On the subject of characters having their stories end, Fallen is the beginning of the last act of the series, and as part of that, a lot of recurring characters start getting written out or having their storylines wrapped up.  Most of these characters (Crystal, Onyx, Sal Sarque, Meredith) are ones that I suspect that the majority of readers didn’t miss very much.  But there’s one character who leaves that I’m sure readers did miss, and that’s Arachne.  Arachne doesn’t die, but she does disappear, and that disappearance takes away one of the main sources of support that Alex has tended to rely on, forcing him to make his most important decisions alone.  

Finally, Fallen introduces a new character – Karyos, the hamadryad that Alex and his friends faced in Bound, now reborn.  Unfortunately, at this point it’s a bit too late both in the series and in Alex’s journey for Karyos’s character to be thoroughly developed or for Alex to form a strong bond with her.  In the last two books, Alex will stand or fall on his own.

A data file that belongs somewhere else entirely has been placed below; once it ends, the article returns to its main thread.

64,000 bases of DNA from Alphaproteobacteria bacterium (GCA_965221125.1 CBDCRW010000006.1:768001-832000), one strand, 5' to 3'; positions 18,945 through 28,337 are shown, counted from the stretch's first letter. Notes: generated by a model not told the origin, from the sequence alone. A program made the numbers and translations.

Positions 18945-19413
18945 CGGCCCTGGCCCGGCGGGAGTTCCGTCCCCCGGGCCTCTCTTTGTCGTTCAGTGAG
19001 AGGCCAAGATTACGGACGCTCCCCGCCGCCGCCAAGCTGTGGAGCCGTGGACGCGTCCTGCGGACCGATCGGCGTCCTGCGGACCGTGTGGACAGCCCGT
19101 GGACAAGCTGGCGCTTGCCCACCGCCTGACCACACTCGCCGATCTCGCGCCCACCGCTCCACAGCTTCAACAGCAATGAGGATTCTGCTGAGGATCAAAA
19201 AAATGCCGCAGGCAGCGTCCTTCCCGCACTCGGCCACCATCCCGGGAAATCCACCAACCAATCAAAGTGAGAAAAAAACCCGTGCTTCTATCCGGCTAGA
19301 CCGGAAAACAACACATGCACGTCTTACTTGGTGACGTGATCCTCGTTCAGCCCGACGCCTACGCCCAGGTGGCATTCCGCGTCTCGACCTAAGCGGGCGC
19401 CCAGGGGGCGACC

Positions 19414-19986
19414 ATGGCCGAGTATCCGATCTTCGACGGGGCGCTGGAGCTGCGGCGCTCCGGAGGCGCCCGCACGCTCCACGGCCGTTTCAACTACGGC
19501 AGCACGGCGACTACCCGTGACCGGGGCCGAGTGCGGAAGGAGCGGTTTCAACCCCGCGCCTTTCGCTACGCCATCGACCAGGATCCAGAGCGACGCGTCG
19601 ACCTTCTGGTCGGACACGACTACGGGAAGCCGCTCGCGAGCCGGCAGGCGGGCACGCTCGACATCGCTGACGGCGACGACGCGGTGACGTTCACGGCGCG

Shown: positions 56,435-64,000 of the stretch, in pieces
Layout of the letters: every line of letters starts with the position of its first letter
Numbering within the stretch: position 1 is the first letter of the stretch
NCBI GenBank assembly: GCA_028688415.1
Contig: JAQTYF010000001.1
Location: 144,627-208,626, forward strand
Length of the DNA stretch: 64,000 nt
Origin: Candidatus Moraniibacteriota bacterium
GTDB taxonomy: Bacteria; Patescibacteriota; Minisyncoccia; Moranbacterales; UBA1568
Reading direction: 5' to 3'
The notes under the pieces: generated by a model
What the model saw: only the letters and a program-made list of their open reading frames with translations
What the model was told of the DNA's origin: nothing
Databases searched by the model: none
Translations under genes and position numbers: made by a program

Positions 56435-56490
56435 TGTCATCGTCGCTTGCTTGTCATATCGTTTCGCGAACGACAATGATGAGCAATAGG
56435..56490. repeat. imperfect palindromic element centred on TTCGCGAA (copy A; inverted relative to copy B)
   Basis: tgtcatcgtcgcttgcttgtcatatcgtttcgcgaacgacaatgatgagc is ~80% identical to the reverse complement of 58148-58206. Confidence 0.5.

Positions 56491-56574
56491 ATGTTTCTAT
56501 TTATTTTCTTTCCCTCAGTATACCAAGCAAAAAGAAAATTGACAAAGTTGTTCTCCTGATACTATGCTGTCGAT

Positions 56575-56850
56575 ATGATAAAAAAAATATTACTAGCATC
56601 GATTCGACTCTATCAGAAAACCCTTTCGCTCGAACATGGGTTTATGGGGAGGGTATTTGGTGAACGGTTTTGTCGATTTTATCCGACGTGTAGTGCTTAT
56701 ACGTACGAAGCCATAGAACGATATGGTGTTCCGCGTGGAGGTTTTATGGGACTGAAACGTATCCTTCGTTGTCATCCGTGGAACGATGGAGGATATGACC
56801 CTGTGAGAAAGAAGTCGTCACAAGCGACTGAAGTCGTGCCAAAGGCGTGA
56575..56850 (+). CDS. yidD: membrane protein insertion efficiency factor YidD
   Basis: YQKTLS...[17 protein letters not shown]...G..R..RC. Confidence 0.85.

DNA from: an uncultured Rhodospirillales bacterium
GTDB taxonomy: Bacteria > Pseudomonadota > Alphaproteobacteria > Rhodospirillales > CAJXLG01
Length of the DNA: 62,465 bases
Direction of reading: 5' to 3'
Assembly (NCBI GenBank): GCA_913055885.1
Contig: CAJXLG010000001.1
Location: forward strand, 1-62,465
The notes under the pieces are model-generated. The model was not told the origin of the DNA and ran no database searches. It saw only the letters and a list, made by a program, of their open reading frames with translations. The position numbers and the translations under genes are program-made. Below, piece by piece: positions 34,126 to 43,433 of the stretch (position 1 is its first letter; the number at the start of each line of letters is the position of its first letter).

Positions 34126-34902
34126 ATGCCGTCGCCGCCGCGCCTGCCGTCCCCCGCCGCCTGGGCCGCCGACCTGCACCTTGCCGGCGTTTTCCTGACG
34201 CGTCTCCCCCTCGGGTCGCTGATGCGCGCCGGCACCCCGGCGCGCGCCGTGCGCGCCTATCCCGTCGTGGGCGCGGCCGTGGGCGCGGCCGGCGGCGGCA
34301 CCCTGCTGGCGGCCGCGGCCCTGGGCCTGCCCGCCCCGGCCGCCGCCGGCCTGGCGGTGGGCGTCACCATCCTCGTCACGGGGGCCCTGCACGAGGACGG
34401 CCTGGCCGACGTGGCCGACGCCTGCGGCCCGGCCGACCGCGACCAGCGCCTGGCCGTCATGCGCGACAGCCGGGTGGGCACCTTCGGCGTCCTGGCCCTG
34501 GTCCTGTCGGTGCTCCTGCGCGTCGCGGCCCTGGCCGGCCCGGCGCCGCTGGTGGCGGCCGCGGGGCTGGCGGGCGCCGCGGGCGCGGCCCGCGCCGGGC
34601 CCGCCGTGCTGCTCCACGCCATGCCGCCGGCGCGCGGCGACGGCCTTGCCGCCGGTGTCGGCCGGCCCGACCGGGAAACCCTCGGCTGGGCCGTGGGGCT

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17 Responses to Alex Verus #10 – Fallen

  1. GregorV says:

    After Fallen old Alex is just as gone as Arachne, or Anne. In a way, he as good as died in Richard’s mansion. After that and picking up the Fateweaver, he is a dead man walking, like a vengeful spirit who still has some unfinished business before crossing over. It’s quite tragic, actually.

  2. Dr Sarah says: